Monday, March 16, 2009

Fannie versus Freddie credit performance


For a long time I was convinced that Fannie's credit criteria were slightly more stringent than Freddie's.  

It appears I was wrong.

Fannie and Freddie give cumulative default curves in their latest results.  The 2006 pool (which is very bad at both) has 115 points of cumulative default at Freddie and 148 points at Fannie.  The cumulative default curves are pointing to the sky at both companies.

This occurs across almost all vintages.

Is there anyone knowledgeable who can explain to me why the cumulative defaults are so different between companies.



Thanks




John 

4 comments:

Tom Lindmark said...

A couple guesses.

Fannie tended to lead in terms of relaxing criteria and Freddie would follow. That might have led to Fannie getting the first rush of crap business.

Processors have told me that Fannie's automated underwriting system was always easier to game than Freddie's.

I suspect that Fannie's sampling of loans they bought was less rigorous than Freddie's but I don't have enough experience with that to back up that claim. Maybe someone with secondary market experience could add to that one.

aj3x said...

John,

I haven't looked closely at Fannie and Freddie in about a year, but from what I can remember Fannie was always the one that had taken on greater credit risk in both its owned and guaranteed portfolio. I believe their respective spreads on their owned portfolios suggested as much (i.e., FNM earned higher spreads than FRE for taking on more risk). I believe the same could be said of their g-fees as well (i.e., FNM earned higher guarantee fees than FRE b/c it guaranteed riskier mortgages, on average). Again, I'm running off dated memory here, but I believe Fannie also took on a much larger book of Alt-A biz relative to Freddie. As you know, a big swath of Alt-A of the '06 and '07 vintage is proving to be highly toxic. That may also help explain why Fannie is seeing credit costs/losses accelerate moreso than Freddie.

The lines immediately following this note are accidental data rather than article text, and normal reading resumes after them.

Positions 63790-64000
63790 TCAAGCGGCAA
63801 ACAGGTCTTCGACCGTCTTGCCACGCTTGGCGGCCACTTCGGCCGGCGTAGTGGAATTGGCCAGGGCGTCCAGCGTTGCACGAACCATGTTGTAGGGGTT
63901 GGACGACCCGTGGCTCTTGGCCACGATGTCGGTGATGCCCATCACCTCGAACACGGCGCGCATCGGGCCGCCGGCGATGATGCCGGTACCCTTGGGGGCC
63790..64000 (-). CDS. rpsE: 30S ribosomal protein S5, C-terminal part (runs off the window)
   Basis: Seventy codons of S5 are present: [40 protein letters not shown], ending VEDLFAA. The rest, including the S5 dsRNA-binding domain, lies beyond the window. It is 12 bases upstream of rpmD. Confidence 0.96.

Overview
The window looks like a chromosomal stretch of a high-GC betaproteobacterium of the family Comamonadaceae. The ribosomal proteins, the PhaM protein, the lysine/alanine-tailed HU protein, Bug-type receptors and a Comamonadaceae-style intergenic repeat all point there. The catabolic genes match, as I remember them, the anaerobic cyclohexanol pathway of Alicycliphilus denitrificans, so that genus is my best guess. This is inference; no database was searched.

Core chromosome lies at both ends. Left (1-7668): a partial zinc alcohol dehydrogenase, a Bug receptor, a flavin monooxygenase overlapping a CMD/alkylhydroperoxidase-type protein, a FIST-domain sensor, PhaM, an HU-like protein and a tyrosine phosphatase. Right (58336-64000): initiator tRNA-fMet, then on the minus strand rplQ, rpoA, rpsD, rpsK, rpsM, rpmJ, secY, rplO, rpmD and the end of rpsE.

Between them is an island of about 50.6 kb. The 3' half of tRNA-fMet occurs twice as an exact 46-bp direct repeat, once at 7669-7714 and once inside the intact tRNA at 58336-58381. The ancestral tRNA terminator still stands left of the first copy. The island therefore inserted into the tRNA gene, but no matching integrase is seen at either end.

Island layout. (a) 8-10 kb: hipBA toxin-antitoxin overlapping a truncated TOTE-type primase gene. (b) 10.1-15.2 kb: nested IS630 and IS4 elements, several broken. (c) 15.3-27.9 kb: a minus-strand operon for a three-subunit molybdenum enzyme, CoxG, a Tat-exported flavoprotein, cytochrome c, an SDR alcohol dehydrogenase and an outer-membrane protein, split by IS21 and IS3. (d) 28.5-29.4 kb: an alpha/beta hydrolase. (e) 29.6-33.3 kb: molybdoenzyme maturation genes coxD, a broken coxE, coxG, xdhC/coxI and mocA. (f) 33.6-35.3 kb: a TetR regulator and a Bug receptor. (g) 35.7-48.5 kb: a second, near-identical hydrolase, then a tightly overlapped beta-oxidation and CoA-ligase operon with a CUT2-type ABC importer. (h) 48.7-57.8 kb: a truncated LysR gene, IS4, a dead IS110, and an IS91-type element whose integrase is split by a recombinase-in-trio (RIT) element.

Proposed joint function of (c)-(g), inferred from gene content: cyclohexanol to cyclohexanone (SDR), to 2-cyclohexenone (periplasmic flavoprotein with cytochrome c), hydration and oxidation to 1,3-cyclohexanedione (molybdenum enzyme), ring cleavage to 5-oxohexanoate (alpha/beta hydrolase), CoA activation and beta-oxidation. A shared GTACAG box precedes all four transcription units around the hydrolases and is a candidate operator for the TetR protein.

Really enjoy the blog.

Miguel Swanstein said...

I can second the anecdotes around the permissiveness of Fannie's automated underwriting.

Without seeing the data, you may also look to see if FNM is more exposed in foreclosure hotspots like Inland CA or FL. Those areas looked like credit outperformers given their rapid appreciation rates of the last 5 years, only to give it all back in 12 months. Such is FMN's "risk management."

I'll also speculate that Fannie had a "special relationship" with the former Countrywide Financial, who I consider to be the most egregious offender of the collapse in mortgage lending standards (if only because of their scale).

Is there a link where we can see the cumulative loss data for FMN and FRE? If 2006 is bad, 2007 should come in even worse.

Anonymous said...

i have a questions for you smart guys. I work for a company that has clients who have large in-house financing programs. As a result, these clients have large accounts receivable/note receivables. In the past, they used to generate cash flow by either pledging these notes receivable to get loans from lenders or securitizing them and selling them to investors. Those days are long gone now. SInce they are our clients, we are trying to help them to obtain financing from any lenders who would lend. In that effort, we have hired a consultant to help us build cases for our clients to get capital. In return, instead of getting commission in the form of finder's fee (the consultant whom we hired would get the commission, not us), we would just get favorable terms on our existing contracts (which are unrelated to their capital raising business). The question is, when we do that, do we fall within the definition of a broker-dealer under the Exchange Act of 1934? Anyone knows?

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